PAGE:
Long time ago my friends and I played Starcraft on a dial-up modem. I often lost until I read the phrase on one of the BBS, which changed everything. The principle is very simple: in real-time strategy wins the one who constantly attacks. It was necessary to learn how to think in terms of the constant creation of threats.
Why am I doing this? There is such a guy – David Searlin. Cybersportsman, champion in Street Fighter, game designer, desktop driver, e-sports coach. He has a whole theory on how to train and play to win. Universal, applicable to all games. Below are the main theses of the first part and my comments. Read about the main things from the book will be interesting from the point of view of GameDev (in particular – balancing), and just in life.
Why play to win?
David answers this question very simply. Victory is the only measurable result of the game. Like running – you can run for pleasure, you can run for training, you can run from someone. But only the result shows whether it is good or bad. If the distance time is shortened, you win every day. If you won a hundred mark, you achieved the result. If you run away from the evil Vasya – it’s a one hundred percent victory. So, the rivalry games are good with instant feedback. Your position in comparison with other players – this is the feedback.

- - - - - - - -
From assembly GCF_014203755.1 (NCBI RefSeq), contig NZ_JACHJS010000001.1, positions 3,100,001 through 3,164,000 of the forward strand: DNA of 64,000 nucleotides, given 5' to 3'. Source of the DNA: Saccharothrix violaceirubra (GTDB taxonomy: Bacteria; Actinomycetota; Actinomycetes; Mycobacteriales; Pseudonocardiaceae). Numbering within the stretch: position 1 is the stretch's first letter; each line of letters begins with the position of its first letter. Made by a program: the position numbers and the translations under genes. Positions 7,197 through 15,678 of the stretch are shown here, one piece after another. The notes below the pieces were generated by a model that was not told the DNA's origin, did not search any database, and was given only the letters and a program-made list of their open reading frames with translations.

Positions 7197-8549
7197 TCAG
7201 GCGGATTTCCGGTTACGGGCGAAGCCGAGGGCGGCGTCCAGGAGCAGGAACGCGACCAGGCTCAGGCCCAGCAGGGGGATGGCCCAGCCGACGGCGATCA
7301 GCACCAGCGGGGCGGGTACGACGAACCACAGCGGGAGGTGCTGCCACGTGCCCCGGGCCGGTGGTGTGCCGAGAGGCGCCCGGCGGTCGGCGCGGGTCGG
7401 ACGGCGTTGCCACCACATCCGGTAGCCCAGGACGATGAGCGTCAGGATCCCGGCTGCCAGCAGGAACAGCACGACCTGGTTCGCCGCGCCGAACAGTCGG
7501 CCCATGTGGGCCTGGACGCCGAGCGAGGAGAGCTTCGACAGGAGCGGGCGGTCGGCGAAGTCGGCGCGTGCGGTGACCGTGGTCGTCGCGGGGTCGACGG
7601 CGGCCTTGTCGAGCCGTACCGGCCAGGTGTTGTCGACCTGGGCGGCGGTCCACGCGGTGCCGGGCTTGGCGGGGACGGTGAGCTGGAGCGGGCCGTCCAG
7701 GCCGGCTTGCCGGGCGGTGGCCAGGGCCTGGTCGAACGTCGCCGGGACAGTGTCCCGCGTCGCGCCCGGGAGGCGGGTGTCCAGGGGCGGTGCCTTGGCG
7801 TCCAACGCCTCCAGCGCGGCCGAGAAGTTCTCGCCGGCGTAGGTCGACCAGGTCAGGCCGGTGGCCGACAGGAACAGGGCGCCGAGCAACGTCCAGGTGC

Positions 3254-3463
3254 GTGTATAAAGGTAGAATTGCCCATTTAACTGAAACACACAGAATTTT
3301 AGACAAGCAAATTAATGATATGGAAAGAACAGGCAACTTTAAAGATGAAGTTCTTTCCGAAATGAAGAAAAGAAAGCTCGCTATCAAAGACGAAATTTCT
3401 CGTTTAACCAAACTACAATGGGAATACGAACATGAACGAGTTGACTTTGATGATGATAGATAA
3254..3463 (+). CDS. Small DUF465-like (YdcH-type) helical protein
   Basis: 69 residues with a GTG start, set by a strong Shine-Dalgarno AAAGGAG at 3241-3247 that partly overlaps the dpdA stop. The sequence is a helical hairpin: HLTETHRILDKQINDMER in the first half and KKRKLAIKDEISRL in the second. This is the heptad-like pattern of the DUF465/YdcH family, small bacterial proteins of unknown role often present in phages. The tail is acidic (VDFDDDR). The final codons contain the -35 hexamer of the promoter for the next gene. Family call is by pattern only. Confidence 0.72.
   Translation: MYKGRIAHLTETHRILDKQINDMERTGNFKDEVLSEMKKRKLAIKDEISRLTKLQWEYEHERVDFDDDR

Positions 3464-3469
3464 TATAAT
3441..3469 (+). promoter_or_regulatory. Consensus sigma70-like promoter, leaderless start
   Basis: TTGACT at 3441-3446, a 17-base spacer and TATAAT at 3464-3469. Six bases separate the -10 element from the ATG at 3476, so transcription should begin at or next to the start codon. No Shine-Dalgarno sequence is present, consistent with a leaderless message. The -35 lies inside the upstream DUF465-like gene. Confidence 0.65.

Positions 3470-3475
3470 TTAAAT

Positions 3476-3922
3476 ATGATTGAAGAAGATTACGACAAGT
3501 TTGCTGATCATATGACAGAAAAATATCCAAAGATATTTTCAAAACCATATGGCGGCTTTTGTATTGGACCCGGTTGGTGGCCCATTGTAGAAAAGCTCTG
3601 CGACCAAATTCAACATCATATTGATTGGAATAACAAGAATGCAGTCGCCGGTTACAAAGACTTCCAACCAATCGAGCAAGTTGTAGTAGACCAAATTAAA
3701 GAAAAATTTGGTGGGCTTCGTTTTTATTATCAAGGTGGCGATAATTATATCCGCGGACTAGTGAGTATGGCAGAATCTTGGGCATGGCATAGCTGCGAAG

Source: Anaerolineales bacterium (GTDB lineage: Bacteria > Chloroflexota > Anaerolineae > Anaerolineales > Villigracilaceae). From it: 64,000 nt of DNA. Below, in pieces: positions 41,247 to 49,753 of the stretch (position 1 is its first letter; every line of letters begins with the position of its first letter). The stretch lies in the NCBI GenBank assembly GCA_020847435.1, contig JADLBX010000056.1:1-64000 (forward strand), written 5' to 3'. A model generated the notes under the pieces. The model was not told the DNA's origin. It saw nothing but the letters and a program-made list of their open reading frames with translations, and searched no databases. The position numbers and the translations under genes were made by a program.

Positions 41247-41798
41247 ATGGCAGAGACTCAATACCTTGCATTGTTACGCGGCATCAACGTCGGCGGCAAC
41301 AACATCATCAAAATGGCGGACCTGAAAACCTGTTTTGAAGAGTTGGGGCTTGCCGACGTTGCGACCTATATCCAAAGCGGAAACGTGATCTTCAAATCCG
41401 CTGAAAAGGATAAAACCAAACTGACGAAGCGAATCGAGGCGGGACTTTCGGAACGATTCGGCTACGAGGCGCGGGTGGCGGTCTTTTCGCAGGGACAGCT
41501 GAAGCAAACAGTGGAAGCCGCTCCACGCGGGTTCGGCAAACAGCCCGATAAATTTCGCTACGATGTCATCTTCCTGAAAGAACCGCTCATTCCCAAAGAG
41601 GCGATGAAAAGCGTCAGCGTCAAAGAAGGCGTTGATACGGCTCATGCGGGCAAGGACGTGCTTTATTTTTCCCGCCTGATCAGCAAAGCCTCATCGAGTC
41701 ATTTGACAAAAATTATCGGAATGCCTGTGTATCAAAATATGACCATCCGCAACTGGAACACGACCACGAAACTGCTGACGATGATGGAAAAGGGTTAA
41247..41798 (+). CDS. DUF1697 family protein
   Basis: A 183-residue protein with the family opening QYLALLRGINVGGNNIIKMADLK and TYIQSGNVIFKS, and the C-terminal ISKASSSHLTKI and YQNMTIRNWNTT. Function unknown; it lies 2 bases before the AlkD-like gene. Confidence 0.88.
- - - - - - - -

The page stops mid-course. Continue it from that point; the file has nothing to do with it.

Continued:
David believes that everything that does not bring you closer to victory is counterproductive. At us in desktop games it, perhaps, one of the most important moments. The fact is that, sitting at the table, the company simply can not enter the game as independent players. Be sure to be Anya, who sleeps with Boris (and they will most likely play as allies). There will be Zinovy, whom no one in the company knows, and therefore he is all wetted.
We have a simple rule: “Who brings the relationship from life to the game – a fool. Who carries the relationship from game to life is a double fool. ” That is, inside the game only measurable victory indicators are evaluated. But, naturally, this approach is not so very real in ordinary “kitchen” companies.